Restaurants that go global

14 June 2007
Restaurants that go global

Zuma has been a popular haunt on the London restaurant scene for five years. Now with a second site opening this week in Hong Kong, Tom Vaughan looks at the motivation and difficulties involved in expanding abroad

Carrying coals to Newcastle. Taking owls to Athens. Selling snow to Eskimos. Now London's Zuma restaurant appears, on first impression, to have created a new entry to this list of idioms: selling rice to China.

But managing director Rainer Becker, who is this week opening a second Zuma restaurant in Hong Kong, says that any doubts about whether it is possible to export a Japanese restaurant to the Far East are ill-founded.

"You can't compare Japanese food to Chinese," says Becker. "Zuma will be marketable in China because the food we serve is changed for the Western palate. It is a spiced-up version of Japanese food, using stronger flavours, which is a characteristic of Chinese food."

From a sourcing perspective, it makes more sense to have a Zuma in Hong Kong than in London. "Some quality products are very hard to find in the UK. Even some of our sashimi is imported from the Far East," he says.

Zuma's expansion will not just be limited to Hong Kong Becker has a list of cities where he believes the concept will work: Miami, Dubai, Las Vegas, New York, even Toyko. "Why not?" asks Becker. "I'd have no problem taking Zuma to Toyko. I'd have to do a lot of homework on it, but I think it would do very well there."

Alongside business partner Arjun Waney, Becker unleashed the hyper-trendy London restaurant on an unsuspecting public in 2002. Its success has been phenomenal, and five years on it still proves a popular destination for the rich and famous, turning over £12m a year.

The intention is to roll out one Zuma abroad per year for the next five years, with the expansion financed by the Waney family, Becker and Zuma's holding company, Azumi. However, deciding which cities these should be in did not prove easy. "I suspect we get more requests to open abroad than most restaurants," says Becker. "Zuma will only work in certain cities, and it's important to get these right."

It's noticeable that Europe has not been targeted. This is for a number of reasons, says Becker. German by birth, and having lived in many different cities in his homeland, he doesn't believe the German market is suited to Zuma. In Berlin, he says, the restaurant would die with the German habit of not eating out on Sunday, Monday and Tuesday. Likewise, Italy isn't best-suited to the concept. "This is just my opinion," he says, "but I think Italians love Japanese food - but only when they are not in Italy. It's just my gut feeling, and you have to believe in a city you are going into."

The key to Zuma is its open kitchen, where, unlike Becker's midmarket Japanese restaurant, Roka, in London's Charlotte Street, every chef is on display. "It needs a large volume of people to create a buzz in Zuma," he says. "If it is busy, then the chefs are busy and there is a brilliant atmosphere. If it is quiet, then some of the chefs will be standing around. Five years on I have not tired of that buzz in London's Zuma."

It is no surprise, then, that the cities targeted are all busy, cosmopolitan metropolises. And it is also no surprise that the Hong Kong site and the potential Dubai site are both near financial districts. "It means we will get a lot of businessmen coming to lunch and, as in London, coming for a drink after work," says Becker. "Then, in Dubai, we are also very close to the hotel area plus both cities have large expat communities who we will target."

In Hong Kong, work researching a site has been done by a relative of Waney's who lives there, but it is not hard to learn of potential sites abroad. "It's all a great deal to do with networking," he says. "Once word spreads that you are thinking of opening in a city, people approach you with possible sites."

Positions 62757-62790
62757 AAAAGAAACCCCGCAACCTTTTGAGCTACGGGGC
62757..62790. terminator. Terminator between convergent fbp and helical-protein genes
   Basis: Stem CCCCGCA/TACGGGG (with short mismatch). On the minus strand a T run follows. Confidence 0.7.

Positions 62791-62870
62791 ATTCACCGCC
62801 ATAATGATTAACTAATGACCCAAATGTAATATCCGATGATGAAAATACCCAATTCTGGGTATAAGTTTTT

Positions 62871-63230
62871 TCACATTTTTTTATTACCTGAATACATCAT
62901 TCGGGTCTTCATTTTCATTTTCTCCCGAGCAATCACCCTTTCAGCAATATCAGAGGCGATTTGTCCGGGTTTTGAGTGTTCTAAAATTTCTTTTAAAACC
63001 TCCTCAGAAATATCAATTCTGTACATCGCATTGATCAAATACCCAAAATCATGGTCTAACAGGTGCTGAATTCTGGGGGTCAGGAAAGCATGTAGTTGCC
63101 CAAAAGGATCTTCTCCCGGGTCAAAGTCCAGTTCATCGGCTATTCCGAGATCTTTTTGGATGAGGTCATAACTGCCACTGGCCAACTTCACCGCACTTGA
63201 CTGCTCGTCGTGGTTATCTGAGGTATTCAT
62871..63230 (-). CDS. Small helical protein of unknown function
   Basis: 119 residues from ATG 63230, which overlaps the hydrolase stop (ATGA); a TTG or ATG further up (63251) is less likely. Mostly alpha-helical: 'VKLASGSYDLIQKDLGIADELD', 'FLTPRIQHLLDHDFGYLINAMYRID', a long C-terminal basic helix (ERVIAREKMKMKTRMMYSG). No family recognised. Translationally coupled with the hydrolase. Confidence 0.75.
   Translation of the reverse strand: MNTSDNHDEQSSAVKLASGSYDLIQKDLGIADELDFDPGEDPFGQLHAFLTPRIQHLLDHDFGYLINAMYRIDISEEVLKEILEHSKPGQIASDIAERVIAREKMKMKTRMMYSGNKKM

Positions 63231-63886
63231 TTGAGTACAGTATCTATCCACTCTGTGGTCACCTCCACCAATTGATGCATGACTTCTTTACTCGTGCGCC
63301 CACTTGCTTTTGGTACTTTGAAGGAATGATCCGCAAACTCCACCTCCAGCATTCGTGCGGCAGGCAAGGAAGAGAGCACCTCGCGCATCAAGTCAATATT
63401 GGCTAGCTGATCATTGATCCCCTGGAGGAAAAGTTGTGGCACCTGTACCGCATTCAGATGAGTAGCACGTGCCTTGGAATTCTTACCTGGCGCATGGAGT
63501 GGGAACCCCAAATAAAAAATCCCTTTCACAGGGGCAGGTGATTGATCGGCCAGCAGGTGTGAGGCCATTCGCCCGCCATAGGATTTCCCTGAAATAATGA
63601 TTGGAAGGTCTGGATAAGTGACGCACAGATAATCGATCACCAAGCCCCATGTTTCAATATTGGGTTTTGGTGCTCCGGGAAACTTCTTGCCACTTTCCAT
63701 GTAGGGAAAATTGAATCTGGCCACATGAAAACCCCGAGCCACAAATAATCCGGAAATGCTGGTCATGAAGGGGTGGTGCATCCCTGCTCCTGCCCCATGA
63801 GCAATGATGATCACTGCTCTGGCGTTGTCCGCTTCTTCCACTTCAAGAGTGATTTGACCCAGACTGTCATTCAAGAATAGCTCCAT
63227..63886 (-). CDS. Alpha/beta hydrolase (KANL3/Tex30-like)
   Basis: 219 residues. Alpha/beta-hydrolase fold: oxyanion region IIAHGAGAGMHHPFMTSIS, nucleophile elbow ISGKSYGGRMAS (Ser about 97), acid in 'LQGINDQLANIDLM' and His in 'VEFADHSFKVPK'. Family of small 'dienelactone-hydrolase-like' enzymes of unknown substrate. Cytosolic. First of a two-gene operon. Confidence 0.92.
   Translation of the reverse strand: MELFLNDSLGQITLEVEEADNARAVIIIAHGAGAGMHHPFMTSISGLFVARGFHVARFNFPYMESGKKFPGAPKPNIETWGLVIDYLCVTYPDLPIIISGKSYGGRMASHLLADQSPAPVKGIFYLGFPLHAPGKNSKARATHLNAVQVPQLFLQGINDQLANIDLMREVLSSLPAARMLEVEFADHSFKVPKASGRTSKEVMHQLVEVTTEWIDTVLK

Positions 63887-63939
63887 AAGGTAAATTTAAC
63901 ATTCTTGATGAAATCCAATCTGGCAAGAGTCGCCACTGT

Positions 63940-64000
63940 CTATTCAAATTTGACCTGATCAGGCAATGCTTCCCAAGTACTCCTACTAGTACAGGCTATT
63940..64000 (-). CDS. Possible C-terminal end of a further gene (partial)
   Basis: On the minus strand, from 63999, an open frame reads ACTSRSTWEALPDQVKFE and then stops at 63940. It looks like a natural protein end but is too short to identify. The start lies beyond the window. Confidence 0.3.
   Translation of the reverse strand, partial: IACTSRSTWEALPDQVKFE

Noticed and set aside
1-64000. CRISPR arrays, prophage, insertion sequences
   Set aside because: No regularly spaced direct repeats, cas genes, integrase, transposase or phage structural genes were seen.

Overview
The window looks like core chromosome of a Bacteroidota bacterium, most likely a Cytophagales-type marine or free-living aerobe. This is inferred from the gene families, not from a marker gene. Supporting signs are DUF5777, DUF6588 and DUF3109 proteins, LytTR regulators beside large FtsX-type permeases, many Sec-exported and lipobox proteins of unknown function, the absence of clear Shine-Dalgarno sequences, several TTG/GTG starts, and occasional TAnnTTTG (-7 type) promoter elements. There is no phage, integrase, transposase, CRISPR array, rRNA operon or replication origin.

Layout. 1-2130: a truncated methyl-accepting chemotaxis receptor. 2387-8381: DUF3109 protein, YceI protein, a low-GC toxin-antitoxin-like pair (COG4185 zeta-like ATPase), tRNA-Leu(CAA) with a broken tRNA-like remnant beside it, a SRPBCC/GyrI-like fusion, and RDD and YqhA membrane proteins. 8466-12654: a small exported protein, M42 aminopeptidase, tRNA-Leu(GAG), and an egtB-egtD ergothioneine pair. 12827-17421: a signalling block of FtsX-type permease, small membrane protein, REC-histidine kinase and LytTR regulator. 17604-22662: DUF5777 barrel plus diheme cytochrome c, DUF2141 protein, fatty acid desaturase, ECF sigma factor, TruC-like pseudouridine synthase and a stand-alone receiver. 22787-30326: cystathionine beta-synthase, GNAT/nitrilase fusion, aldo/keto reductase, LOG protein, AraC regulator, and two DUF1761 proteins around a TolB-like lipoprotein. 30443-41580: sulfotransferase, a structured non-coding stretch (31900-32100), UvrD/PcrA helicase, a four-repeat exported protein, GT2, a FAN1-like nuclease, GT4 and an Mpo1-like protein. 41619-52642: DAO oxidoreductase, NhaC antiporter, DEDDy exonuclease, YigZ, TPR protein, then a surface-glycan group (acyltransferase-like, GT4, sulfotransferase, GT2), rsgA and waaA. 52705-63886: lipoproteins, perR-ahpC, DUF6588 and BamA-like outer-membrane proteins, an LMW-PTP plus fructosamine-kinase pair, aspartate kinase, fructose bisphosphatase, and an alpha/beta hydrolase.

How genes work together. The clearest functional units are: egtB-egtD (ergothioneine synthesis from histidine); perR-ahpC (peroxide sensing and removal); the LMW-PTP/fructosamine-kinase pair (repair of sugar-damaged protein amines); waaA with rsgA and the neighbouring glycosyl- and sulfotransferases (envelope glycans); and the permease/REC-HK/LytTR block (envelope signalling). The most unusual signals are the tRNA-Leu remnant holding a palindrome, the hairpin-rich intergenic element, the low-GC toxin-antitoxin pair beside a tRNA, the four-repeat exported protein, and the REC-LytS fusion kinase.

The Hong Kong Zuma, which has cost about US$4m (£2m) to set up and will seat 120 at tables and a further 90 round the open kitchen, will have a core launch team of nine, six of whom will have been trained in the London Zuma. The remaining three will be as support during the opening period. Projected turnover for the restaurant is HK$52m (£3.4m).

The intention is to keep the original site as a figurehead of the brand. Management and chefs will be trained in London for a minimum of six months before being given the chance to join international openings. "It wouldn't be fair otherwise," he says. "To get a chef used to the Zuma style and to make him do it in a new opening at the same time would be very hard."

Becker says that the expectation surrounding any new opening means that preparation is essential. "We have to hit the ground running," he says. "Everyone will be expecting Zuma to be great from the first day. Every country has its critics, and unfortunately they don't wait to come and review places."

So, after the five sites, what does the future hold? As Zuma expands, the plan is to roll out Roka with sites earmarked in Macau, Dubai, Scottsdale in Arizona, and a further seven sites in the next 10 years. Becker will be helped with this by a former Roka chef, Nicholas Watts, who will be responsible for food quality abroad.

Becker will divide his time between the various restaurants and will be heavily involved in all the launches. But beyond the five planned sites, he is coy about Zuma's future. "I don't want too many Zumas. I can only do so much myself, but I also want the restaurants to stay special. So this means that, for the moment, there'll be only five sites."

Gordon Ramsay Holdings

Capping site numbers is not something that Gordon Ramsay Holdings (GRH) has been renowned for. To its nine London restaurants and its Dubai and Tokyo consultancy restaurants the company has recently added a London gastropub, with a second in the pipeline, a restaurant in the Boca Raton Resort & Club in Florida, and two restaurants in the London NYC hotel in New York, while work is under way on a second site for Jason Atherton's Maze restaurant due to open in the Marriott Rennaisance hotel in Prague late this autumn.